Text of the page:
shoot in natural light

Which pro photographers mainly shoot in natural light?

In the world of professional flash, strobes, speed lights, and LED, natural light is the best choice for many professional photographers. For some photography styles (landscapes, wildlife) is very difficult to use other artificial light sources except for flash. But some photographers prefer to shoot in natural light even for photography styles that are usually based on artificial lighting (portraiture, commercial, fashion). Why is natural light so appealing to them and how can they create stunning digital photography in an uncontrolled environment?

Landscape photography – Thomas Heaton

For landscape, travel, and outdoor photographer Thomas Heaton natural light is the best companion he can ask for. He’s shooting both film and digital and is happy when he’s exploring new locations and taking pictures in the sunlight.

Thomas Heaton is a storyteller. For him, the location and its stories are more important than anything. He loves to shoot during the golden hour and twilight and uses the soft, warm light in creative ways. His landscapes are natural, inviting, and beautiful. He’s out there shooting in all seasons and in all types of weather. From cold light of winter mornings to harsh light of midday in the desert, his photographs are indeed painting with natural light.

“I love being outside and I love the never-ending challenge of trying to portray ‘that feeling’, you know, the warm evenings at twilight, the sense of isolation when you have a mountain to yourself, the sound of waves lapping the shore of an empty beach.” – Thomas Heaton.

Portrait photography – Sean Archer

Sean Archer is a self-taught portrait photographer who uses exclusively natural light. It’s easy to see that natural light is all he needs to create amazing portraits and capture the natural beauty of his models. The most important ingredient of his pictures is an inspiration as he leaves everything to the moment.

Sean Archer is a Skylum ambassador and a sensation on Instagram and 500px even if he says he’s still a beginner learning from his mistakes. His portraits make fantastic use of natural light and feature a wide dynamic range. Like magic, light always falls on his models best features and brighten their faces. Soft and powerful at the same time, natural light is Sean Archer’s best ingredient.

Street photography – Jeff Karp

Jeff Karp is a street photographer who uses natural light in a powerful and remarkable way. His images are literally playing with light and shadow. The higher the contrast, the bigger the impact seems to be Jeff Karp’s motto. The focus is on architecture and people, transforming the streets is an art gallery. Color comes naturally into the scenery, in simple and artful composition, adding the warmth of the sunset or the brightness of the midday sun.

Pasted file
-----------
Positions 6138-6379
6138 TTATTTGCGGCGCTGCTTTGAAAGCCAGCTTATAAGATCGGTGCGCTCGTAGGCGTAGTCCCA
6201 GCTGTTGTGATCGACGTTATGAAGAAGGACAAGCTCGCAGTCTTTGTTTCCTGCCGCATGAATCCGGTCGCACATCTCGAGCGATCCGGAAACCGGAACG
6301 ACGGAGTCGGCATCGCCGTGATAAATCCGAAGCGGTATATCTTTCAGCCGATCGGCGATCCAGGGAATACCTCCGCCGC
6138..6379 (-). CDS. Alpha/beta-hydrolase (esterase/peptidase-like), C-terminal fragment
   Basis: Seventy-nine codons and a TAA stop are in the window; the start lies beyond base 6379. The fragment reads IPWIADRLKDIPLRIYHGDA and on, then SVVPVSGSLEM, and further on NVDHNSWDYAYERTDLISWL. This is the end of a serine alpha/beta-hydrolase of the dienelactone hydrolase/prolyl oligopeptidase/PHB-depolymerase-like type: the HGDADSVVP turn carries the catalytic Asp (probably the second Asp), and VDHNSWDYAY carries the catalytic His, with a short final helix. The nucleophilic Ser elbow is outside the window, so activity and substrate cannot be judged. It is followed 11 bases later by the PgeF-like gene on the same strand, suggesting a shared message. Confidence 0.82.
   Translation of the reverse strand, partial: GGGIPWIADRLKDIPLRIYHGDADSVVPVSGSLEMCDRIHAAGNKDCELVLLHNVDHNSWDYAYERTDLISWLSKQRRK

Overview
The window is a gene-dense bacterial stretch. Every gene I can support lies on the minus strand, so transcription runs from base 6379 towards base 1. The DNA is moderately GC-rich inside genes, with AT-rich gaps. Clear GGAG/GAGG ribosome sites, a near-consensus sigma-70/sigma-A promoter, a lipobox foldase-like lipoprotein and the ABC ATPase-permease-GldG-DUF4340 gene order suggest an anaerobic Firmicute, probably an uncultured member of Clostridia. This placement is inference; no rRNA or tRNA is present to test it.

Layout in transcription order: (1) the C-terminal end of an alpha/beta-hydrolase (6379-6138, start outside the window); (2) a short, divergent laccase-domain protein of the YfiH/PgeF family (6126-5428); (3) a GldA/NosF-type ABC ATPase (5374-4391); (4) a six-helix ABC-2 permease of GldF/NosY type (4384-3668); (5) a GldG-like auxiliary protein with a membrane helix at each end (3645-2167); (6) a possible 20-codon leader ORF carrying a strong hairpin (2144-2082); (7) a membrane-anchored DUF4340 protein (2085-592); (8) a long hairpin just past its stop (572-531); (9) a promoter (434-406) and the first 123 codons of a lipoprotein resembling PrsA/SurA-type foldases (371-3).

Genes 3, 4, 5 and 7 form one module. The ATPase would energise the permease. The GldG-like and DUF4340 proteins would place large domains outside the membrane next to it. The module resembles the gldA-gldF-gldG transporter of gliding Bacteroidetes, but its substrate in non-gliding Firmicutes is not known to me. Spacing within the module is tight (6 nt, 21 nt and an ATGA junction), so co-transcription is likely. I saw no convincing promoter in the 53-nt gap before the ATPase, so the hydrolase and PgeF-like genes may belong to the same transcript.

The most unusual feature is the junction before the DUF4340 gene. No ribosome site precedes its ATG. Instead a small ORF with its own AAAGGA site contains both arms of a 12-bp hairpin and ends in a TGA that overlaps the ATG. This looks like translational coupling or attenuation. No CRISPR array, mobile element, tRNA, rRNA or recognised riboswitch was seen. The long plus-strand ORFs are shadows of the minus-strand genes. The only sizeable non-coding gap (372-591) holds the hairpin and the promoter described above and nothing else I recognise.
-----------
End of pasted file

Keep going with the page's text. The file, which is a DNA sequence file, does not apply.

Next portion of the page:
Jeff Karp shoots with a Fuji X100F and with an iPhone X, proving that imagination and personal style are more important than the gear.

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Patch of light: my 6-step process . Step No. 1: Notice good quality light. I saw potential in this usually mundane street scene as the light created a focal point surrounded by dark negative space. . Step No. 2: Compose the frame to minimize distractions. In this image, I noticed the light from across the street. I quickly moved closer to the scene and focused my attention on the background. In image No 3, you can see the straight out of camera image. My vantage point for the image was selected based on the findings in the background and the obstacles present in the foreground. A few feet left-more distractions in the background; Step right-construction posts enter the patch of light; Step back-no benefit; Move closer-unsafe footing with the construction items in the way. . Step No. 3: Crop with intent. I try whenever possible to compose my frame so that cropping is not needed. Sometimes my vantage point does not allow a fully composed frame free of distractions. Before making this image, I recognized that a meaningful crop (Image No. 2) would help me to control the frame. . Step No. 4: Optimize contrast by controlling highlights and shadows. Image No. 2 was slightly overexposed. I reduced both the highlights and shadows in post processing to allow the details within the scene to become more noticeable. I always spend time to get the highlights right. . Step No. 5: Be aware of white balance. My images shot mostly in midday sun are usually too yellow. I always look at white balance after deepening the shadows. For me, I tend to slightly move the color temperature away from yellow towards blue when adjusting color vibrancy and saturation in my images. . Step 6: Take some time away from the image before posting. With fresh eyes later, I make sure I am still happy with the color hues, saturation, and white balance. I often reduce saturation on second look. . . . . . ?: Fujifilm X100F ©️2018

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Underwater photography – Alex Lindbloom

Alex Lindbloom, an awarded and appreciated underwater photographer, proposes a quite unusual approach for this photography style. Using natural light underwater is a courageous way of increasing underwater photographic possibilities. It permits photographing subjects that are scared by artificial light or are too big to be illuminated artificially.

Alex Lindbloom not only uses natural light to capture amazing images, but he also teaches others how to do it.

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Cover photo by Sebastiano Piazzi on Unsplash

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